A partial though quite limited, de-nationalization of monetary reserves has already been achieved through the establishment of the International Monetary Fund, which, among other things, bears witness to the contradictory forces that work within the international private enterprise economy. On the one hand, the capitalists of each nation compete with capitalists of other nations by all avail able means, including monetary means. On the other hand, there is a general desire to limit this competition through international arrangements that will bring a modicum of regulation and stability into trade and money relations. The I.M.F. was to help its member nations alleviate their payments problems by supplementing their reserves. Its gold and currency holdings are available to member nations on the basis of an agreed-upon quota system. Countries in payments difficulties may draw upon the Fund’s resources to avoid introducing restrictive measures at home while awaiting a reversal of the payments situation. Deficits are thought of as temporary occurrences. But if they should be prolonged, a country’s credit with the Fund will exhaust itself, and its borrowings from this source will deepen its payments dilemma. However, the I.M.F has worked reasonably well in its limited way. For this reason it has been suggested that the I.M.F become the sole trustee of its member nations’ money resources.
Proposals with regard to the establishment of such an international monetary authority differ in details, such as the spacing of the transformation period from the national to international monetary controls and the nature of the reserves, i.e., if they should involve a total de-monetization of gold, or continue to use gold as monetary reserves in some fashion or another. But whatever the peculiarities of the various suggestions brought forth, the schemes are basically extensions of the national manipulated monetary system to the international scene. In order for them to succeed, the international monetary authority would have to be as free as national governments are now to create money at its own discretion, to supply it to the member nations in accordance with their particular and changing needs, and to determine economic activity over the whole area comprising its 106 member nations. In brief, it would have to function as a financial world government – an unrealizable capitalist utopia. To turn the I.M.F. into a gigantic central bank, holding the reserves of all nations, and empowered to create money, would make the further keeping of gold reserves superfluous. The gold base of money could be replaced by international law. The gold in the vaults of the World Bank would belong to all and nobody; commodity-money would have come to an end. The elimination of gold as monetary reserve would mean the elimination of money “reserves” altogether. Only so long as money retains at least in part the form of commodity-money will it retain its character as the independent form of exchange-value, as capital.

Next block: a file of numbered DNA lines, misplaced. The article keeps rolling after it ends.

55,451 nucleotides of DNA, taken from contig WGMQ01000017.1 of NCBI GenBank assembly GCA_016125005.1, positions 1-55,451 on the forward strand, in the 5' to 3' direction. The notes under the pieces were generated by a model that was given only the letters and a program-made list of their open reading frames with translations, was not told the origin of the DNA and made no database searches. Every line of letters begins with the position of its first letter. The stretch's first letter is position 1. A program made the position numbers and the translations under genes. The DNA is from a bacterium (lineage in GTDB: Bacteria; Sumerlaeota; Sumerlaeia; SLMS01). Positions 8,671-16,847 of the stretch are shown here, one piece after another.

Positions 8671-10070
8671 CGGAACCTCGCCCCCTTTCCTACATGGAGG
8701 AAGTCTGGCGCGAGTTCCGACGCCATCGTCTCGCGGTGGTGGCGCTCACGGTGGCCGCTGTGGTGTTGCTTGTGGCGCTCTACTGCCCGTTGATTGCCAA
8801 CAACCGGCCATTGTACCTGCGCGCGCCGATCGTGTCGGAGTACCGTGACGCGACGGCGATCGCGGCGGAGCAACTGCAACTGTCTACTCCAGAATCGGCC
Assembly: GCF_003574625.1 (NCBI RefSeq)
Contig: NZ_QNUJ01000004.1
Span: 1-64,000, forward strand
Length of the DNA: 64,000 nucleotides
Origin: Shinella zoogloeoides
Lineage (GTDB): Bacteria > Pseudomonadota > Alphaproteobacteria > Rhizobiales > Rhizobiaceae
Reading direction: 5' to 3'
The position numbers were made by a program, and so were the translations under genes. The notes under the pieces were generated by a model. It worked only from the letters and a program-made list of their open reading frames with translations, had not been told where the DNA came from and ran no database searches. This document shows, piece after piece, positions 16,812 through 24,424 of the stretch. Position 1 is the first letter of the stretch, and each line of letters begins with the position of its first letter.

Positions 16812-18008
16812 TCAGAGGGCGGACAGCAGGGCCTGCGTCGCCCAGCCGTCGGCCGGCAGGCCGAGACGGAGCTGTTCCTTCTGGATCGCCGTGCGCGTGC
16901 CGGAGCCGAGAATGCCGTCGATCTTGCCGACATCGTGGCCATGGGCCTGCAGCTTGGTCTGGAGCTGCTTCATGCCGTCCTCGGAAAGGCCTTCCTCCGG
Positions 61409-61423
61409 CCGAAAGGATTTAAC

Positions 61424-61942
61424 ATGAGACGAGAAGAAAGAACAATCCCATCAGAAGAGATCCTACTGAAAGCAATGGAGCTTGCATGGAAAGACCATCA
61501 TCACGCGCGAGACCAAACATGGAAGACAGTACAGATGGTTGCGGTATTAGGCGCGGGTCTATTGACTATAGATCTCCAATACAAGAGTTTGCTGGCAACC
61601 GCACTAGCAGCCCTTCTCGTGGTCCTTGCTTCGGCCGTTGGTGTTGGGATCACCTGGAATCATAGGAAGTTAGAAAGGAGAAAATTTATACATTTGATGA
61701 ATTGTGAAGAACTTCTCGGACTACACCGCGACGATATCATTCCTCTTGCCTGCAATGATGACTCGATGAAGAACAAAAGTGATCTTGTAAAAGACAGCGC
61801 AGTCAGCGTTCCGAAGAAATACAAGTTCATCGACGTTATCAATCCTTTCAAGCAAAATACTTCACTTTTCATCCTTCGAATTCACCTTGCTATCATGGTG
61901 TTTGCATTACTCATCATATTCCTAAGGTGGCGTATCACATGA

The international money reform finally agreed upon in 1967 (subject to government ratifications) paid no attention to the multitude of preliminary proposals, including those modeled on Keynes’ International Clearing Union, or world bank, seen as an instrument capable of providing for all the changing monetary needs of world commerce. But it did agree upon the deliberate creation of a new type of money with which to bolster the reserves of the member nations of the I.M.F., so as to help them overcome arising payments difficulties. The new “money” consists of so-called Special Drawing Rights, or SDR’s, which are allotted to the nations in proportion to their previously established I.M.F. quotas. This new “money” is, of course, credit money; but it has been provided with a gold guarantee to give it the semblance of real money. The money resources of the I.M.F., i.e., gold, dollars and other currencies, provide a “monetary pool” from which member nations can draw short-time loans to bridge a negative payments situation. In contrast, the SDRs are not borrowings but “additions” to the world’s money supply, even though they have no material counter part such as gold or convertible currencies. The money pool of the I.M.F. has not previously been used as a base for issuing new money; in fact, it was part of the “money reserves” of all its members in form of their subscriptions to the Fund. This same money is now allowed to function as an independent “international money reserve” and as a backing for the SDRs. It is a further reduction of the real money base of credit money on an international scale, or the dilution of the monetary character of the “enlarged reserves” of the nations of the International Monetary Fund.